Les Femmes du Maroc: Reclining Odalisque



The Dangerous Frontier

Kashya Hildebrand
London, United Kingdom

April 24 - June 5 2015

Book Signing: Thursday April 23, 2015 6 - 9 PM

Kashya Hildebrand is pleased to announce Moroccan photographer Lalla Essaydi’s second exhibition with the gallery in London. Where Essaydi’s 2013 show served as a retrospective spanning five major bodies of work from 2003 to 2012, The Dangerous Frontier (24 April – 5 June 2015) focuses on new works created in the last year as part of her Bullets Revisited series. Essaydi’s photographs are the result of a complex performance-based medium comprising painting, calligraphy, interior design, costume design, stage directing, and finally photography. This meticulous process of image making is crucial to Essaydi’s oeuvre. The uncropped white borders of the film with the Kodak brand made visible emphasise that she fabricated her settings and identities, mocking the Orientalists’ invented fantasy scenes, yet hers are based on historical, social, and cultural facts.

Throughout her work, Essaydi uses henna painting, using it to write intricate calligraphic text over every available surface – from the models themselves to their clothing and even the walls themselves. This henna painting comes to elaborately conceal the uncovered parts of the female bodies and in this sense assumes an allegorical dimension: even their bare skin becomes her canvas as she covers their ankles, legs, arms, wrists and faces in row upon row of tight script. What is key here is that the art of calligraphy itself is traditionally a male-dominated realm, yet Essaydi takes it and uses it with the ultra-feminine medium of henna dye (used by women to create decorative patterns for special occasions such as weddings). “By reclaiming the rich tradition of calligraphy and interweaving it with the traditionally female art of henna,” she explains, “I have been able to express, and yet, in another sense, dissolve the contradictions I have encountered in my culture: between hierarchy and fluidity, between public and private space, between the richness and the confining aspects of Islamic traditions.”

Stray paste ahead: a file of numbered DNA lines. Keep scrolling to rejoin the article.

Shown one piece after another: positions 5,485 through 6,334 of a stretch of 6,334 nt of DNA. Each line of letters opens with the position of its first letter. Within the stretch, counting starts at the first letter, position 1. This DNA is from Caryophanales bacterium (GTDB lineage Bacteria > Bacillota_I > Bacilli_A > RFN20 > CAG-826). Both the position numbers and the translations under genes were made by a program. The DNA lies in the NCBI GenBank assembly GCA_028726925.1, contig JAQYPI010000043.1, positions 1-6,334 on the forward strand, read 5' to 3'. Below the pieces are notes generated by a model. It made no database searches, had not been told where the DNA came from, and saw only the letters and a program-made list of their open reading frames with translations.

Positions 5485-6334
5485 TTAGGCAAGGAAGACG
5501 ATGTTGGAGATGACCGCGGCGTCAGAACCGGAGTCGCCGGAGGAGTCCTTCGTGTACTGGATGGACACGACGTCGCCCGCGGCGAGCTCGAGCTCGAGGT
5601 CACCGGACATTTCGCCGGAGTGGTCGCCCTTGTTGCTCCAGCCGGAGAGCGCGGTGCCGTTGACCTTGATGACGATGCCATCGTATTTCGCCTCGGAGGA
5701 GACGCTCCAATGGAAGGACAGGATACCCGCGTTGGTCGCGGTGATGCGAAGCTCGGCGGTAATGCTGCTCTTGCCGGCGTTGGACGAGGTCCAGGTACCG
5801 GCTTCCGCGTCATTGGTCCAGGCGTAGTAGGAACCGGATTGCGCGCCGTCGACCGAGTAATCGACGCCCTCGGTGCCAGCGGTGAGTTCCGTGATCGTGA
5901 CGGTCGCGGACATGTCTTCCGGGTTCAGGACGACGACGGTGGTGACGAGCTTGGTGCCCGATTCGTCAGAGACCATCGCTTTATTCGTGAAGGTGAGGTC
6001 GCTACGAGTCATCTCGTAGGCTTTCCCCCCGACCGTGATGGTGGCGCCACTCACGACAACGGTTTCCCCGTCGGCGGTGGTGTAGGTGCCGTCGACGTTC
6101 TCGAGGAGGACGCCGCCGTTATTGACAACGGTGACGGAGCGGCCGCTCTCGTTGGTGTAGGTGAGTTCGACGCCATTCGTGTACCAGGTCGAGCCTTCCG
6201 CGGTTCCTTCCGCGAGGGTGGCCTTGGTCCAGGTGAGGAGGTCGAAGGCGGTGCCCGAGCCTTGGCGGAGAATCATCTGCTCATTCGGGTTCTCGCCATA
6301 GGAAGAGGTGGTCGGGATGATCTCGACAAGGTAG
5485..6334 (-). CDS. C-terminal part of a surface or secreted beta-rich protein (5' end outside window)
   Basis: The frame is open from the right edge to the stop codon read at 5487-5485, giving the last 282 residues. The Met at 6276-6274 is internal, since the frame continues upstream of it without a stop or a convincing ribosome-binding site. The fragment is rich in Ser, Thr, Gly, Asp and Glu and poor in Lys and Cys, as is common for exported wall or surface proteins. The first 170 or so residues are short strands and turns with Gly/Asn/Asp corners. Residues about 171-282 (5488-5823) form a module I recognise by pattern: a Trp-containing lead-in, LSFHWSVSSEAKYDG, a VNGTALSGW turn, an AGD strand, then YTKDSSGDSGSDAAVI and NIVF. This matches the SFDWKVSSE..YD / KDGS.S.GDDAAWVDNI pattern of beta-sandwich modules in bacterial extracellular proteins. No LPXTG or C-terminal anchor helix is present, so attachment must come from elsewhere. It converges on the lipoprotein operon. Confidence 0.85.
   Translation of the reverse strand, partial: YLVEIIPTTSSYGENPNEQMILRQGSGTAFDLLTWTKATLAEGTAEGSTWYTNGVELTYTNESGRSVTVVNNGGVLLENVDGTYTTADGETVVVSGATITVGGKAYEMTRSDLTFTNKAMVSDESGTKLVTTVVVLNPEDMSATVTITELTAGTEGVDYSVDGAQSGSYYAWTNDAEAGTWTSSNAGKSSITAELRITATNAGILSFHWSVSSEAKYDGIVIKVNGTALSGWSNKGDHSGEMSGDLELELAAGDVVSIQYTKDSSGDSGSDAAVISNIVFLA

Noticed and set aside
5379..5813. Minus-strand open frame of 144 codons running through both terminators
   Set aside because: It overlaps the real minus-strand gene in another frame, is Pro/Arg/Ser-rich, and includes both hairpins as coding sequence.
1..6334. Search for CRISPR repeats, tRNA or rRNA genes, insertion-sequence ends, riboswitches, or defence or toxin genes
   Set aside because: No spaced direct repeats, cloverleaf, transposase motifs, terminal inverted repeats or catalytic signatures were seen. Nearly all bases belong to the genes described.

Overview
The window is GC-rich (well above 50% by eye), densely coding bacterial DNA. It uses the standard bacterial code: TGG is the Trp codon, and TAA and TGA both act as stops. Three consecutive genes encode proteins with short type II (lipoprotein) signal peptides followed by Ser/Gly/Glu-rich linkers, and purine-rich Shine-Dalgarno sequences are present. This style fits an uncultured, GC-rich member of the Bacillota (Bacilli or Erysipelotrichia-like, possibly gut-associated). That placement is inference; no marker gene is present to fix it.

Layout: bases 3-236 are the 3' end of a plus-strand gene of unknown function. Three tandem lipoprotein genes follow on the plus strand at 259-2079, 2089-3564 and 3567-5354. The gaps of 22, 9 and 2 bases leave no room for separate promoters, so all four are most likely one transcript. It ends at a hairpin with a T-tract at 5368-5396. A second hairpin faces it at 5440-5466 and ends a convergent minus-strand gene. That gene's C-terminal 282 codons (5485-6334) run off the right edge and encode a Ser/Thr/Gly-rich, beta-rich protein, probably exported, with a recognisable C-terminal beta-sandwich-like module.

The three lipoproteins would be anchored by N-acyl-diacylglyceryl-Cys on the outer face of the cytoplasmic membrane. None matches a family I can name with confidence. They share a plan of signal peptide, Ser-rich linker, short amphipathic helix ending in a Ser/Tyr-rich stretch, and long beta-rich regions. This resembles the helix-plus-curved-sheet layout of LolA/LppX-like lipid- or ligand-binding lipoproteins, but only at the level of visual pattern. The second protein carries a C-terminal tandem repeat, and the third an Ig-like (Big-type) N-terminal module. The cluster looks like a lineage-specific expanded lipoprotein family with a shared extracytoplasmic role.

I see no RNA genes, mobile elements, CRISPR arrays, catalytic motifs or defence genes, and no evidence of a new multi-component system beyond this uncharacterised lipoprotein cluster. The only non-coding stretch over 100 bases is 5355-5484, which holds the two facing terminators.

In her Bullets [and Bullets Revisited] series, Essaydi takes her creativity to another level, not only through the assiduous labour involved in the production of these photographs but also through the powerful imagery she presents. The models and their surroundings are elegantly adorned with sparkling golden fabrics and metallic materials, giving an impression of shimmering luxury. Upon closer inception, it is the military juxtapositions of carefully cut and polished bullet casings that build up these glamorous trompe l’oeil images. Despite this apparent blinding beauty, where ammunition is even hand sewn on the models’ clothes, jewels, and beds, Essaydi uses the bullet as a disturbing metaphor for the hidden violence endured by women in some Islamic cultures.

At the same time, Essaydi’s models are depicted as femmes fatales, equipped with threatening weapons with which they shield themselves against Western voyeurism and male domination. The coldness of the bullets’ brass conveys a feeling of uneasiness and rejects the warm colours and ambiance found in Orientalist paintings. The Bullets settings reproduce more faithfully Orientalist harems’ décor, yet transform these domestic spaces into psychological ones, tormented by violence. Talking about Orientalism, Essaydi stated that “beauty is quite dangerous, as it lures the viewer into accepting the fantasy” yet she subverts the danger of beauty in her Bullets series by seducing the viewer in a much more perilous world, that of war and destruction raging through contemporary society with the Arab Spring.

Photographs: Lalla Essaydi

San Diego Museum of Art
San Deigo, California, USA

March 28 - August 4 2015

Moroccan-born, New York-based photographer Lalla Essaydi (b. 1956) explores issues surrounding the role of women in Arab culture and their representation in the western European artistic tradition. Her large-scale photographs are based on nineteenth-century Orientalist paintings, but work to subvert those stereotyped and sexualized representations. Aside from their timely and provocative subject matter, Essaydi’s photographs are technically impressive. Behind each of her images is weeks of preparation, as the text is composed, the fabrics are dyed to match the setting in which they will appear, and the architectural backdrops are carefully constructed. The entire field of the almost life-size photographs appears in sharp focus, the result of her use of a large-format camera and traditional film.

Lalla Essaydi: Photographs includes ten works from three different series—Les Femmes du Maroc, Harem, and Bullets Revisited—presented in spaces throughout the museum. One group will be shown in the gallery dedicated to contemporary art, while others will be shown in the context of the Museum's Permanent Collection: alongside examples of historic Middle Eastern tilework and calligraphy; with related European paintings; and as part of the discourse of Modern art.

Press Release



Ten The Exhibition

Arab American National Museum
Dearborn, Michigan, USA

May 8 - October 4 2015